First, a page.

3. A unique resource: Columbia’s veterans, whether former soldiers, marines, sailors or airmen, represent a special, hard-earned pool of knowledge, perspectives and experience within the Columbia community. The military has an essential historical, cultural, political and social role in our society; the Columbia student body would be well-served by a focal point of classmates who have “been there and done that.” As many veterans have noted, shocking ignorance about the military seems to prevail among otherwise intelligent and well-informed Columbia students. Grossly offensive stereotypes that would be unacceptable if applied to any other group seem to be accepted as a matter of course when applied to the military. In any era, but especially in the growing uncertainty of today’s world, it is vital that Columbia’s graduates leave this institution with a better understanding of and respect for the military. While it cannot and should not be the only answer to ignorance at Columbia, an organization of military veterans can greatly aid this institution’s mission of preparing graduates as informed members of society.

4. Pluralism ideal: Columbia University aspires to be a pluralistic institution that promotes the best qualities of a diverse society. The promise of that ideal attracts military veterans to Columbia University. Indeed, veterans are well acquainted with the benefits of diversity from serving in the military, and many veterans have served overseas. Sadly, Columbia University has had a shameful record of anti-military discrimination since the 1960s, perpetuated by a minority of actively anti-military students and even the administration itself. The Military Veterans of Columbia University would be an important agent for restoring true pluralism at Columbia and healing the 40-year-old wound to Columbia’s proud traditions.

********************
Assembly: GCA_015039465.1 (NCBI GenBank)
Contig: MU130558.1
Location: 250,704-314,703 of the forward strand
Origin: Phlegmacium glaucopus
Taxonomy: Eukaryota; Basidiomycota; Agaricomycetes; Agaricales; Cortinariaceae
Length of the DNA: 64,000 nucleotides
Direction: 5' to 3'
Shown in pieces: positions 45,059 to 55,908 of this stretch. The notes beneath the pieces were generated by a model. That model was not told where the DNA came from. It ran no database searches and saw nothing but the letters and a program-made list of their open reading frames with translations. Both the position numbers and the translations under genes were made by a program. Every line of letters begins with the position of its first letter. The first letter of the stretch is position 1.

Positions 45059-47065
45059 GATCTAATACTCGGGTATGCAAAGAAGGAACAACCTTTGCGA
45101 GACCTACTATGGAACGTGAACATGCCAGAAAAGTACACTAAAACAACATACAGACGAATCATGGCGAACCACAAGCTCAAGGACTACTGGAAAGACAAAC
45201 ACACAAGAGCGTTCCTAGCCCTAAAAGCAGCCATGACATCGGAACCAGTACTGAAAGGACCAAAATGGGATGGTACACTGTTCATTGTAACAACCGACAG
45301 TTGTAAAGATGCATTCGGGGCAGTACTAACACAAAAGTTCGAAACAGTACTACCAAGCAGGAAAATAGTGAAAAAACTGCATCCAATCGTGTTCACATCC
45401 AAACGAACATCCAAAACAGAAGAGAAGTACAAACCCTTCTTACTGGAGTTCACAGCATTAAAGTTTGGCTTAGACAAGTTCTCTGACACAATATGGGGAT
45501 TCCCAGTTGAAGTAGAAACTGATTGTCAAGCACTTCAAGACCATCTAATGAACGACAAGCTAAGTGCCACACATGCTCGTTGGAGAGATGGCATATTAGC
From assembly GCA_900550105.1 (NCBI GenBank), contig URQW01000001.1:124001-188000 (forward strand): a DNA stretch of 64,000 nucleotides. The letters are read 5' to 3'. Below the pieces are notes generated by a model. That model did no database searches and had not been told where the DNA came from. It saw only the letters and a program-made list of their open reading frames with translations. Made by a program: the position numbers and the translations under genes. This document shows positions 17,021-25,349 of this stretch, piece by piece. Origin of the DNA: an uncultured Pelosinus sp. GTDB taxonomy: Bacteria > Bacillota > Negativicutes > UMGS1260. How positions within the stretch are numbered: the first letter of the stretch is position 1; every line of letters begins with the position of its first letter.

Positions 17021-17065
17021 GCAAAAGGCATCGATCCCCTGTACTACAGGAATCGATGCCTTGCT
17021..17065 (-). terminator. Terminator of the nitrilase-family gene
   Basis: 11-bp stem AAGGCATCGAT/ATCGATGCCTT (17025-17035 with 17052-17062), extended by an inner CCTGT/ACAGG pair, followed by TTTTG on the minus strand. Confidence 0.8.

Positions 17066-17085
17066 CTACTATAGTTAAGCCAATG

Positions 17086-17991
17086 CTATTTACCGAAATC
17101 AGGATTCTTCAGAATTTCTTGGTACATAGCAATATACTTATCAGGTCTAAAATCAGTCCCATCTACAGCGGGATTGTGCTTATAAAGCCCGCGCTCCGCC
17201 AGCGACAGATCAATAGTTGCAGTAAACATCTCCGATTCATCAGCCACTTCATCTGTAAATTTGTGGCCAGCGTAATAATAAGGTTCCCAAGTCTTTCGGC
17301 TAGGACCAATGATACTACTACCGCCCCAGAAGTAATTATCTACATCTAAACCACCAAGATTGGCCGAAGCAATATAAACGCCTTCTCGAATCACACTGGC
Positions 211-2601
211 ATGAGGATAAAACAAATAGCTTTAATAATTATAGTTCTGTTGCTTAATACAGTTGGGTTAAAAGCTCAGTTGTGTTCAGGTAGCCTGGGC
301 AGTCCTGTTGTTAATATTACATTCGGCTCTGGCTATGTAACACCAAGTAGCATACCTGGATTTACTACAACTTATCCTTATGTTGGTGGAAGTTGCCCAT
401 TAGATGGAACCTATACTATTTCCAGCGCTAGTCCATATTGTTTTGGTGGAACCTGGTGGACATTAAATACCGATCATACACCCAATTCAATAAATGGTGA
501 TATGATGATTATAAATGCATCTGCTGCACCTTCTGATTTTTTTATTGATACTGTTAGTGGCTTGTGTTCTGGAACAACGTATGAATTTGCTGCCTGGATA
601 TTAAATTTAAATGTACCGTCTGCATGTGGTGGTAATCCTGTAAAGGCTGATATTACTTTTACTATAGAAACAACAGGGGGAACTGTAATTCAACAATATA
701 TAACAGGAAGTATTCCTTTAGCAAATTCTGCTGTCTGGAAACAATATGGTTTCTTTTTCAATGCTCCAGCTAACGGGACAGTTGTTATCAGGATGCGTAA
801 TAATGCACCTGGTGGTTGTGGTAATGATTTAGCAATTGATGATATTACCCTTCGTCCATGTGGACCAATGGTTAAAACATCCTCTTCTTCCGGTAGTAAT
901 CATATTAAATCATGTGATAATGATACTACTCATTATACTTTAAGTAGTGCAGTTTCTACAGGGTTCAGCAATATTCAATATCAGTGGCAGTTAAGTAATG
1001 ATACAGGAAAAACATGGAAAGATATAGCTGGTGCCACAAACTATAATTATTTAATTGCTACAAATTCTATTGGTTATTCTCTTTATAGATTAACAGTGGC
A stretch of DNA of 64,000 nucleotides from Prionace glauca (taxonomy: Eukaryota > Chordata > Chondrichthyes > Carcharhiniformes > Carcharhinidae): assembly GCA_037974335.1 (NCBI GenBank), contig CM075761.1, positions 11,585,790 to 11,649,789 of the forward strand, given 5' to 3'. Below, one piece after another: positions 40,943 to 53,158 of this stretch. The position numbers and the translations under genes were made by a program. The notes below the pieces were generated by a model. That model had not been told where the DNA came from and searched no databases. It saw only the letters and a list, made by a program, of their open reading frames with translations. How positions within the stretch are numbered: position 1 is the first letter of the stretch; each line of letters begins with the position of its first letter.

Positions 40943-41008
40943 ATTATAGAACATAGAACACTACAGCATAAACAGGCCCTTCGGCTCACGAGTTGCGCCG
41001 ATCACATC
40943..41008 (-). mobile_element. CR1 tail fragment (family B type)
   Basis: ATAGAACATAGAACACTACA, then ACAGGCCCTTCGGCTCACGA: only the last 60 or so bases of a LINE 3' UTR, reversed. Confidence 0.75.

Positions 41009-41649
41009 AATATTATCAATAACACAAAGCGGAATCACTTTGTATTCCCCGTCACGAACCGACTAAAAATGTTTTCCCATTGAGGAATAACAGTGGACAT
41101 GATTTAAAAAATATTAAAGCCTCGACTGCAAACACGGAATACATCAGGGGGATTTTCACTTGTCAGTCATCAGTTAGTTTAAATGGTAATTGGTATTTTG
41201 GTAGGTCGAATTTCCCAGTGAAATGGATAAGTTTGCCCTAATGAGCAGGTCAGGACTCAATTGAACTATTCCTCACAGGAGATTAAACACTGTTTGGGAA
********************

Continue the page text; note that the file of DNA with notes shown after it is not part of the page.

Bonus. For military veterans only, a calling: The School of General Studies allows our relatively large veteran population at Columbia, and that makes Columbia unique in the Ivy League. At present, there is a fledgling military advocacy effort at Columbia and an older effort at Harvard being undertaken by non-military students and ROTC cadets. Ladies and gentlemen, ROTC cadets are not military veterans. I commend their efforts to represent the military on campus and I feel our groups ultimately have a shared purpose, but bottom-line, it is our place as veterans to represent the military, not theirs. The military is far more than just ROTC. At Columbia, as students and as veterans, we have an opportunity to advocate for the military that is unique across this country. Furthermore, the Columbia name carries weight, and the difference we make on this campus will resonate far beyond Morningside.

The Vietnam War ended 30 years ago, and it is past time we closed that chapter of American history. There is no better place to do that than in the nation’s cognitive centers and memory banks, elite universities like Columbia. 30 years equals 3 decades of cultural upheaval and 30 (!) different generations of college students. Things have changed more than we realize, and I think our campus is ready for change. I believe we are merely agents of history – we are discussing this group now simply because it’s the right time for it.

After a year at Columbia, I am convinced that Columbia’s military veterans constitute a special breed of student, the elite class of an elite class. We have an opportunity to make a difference. In the words of the immortal poet, the times -- they are a-changin'.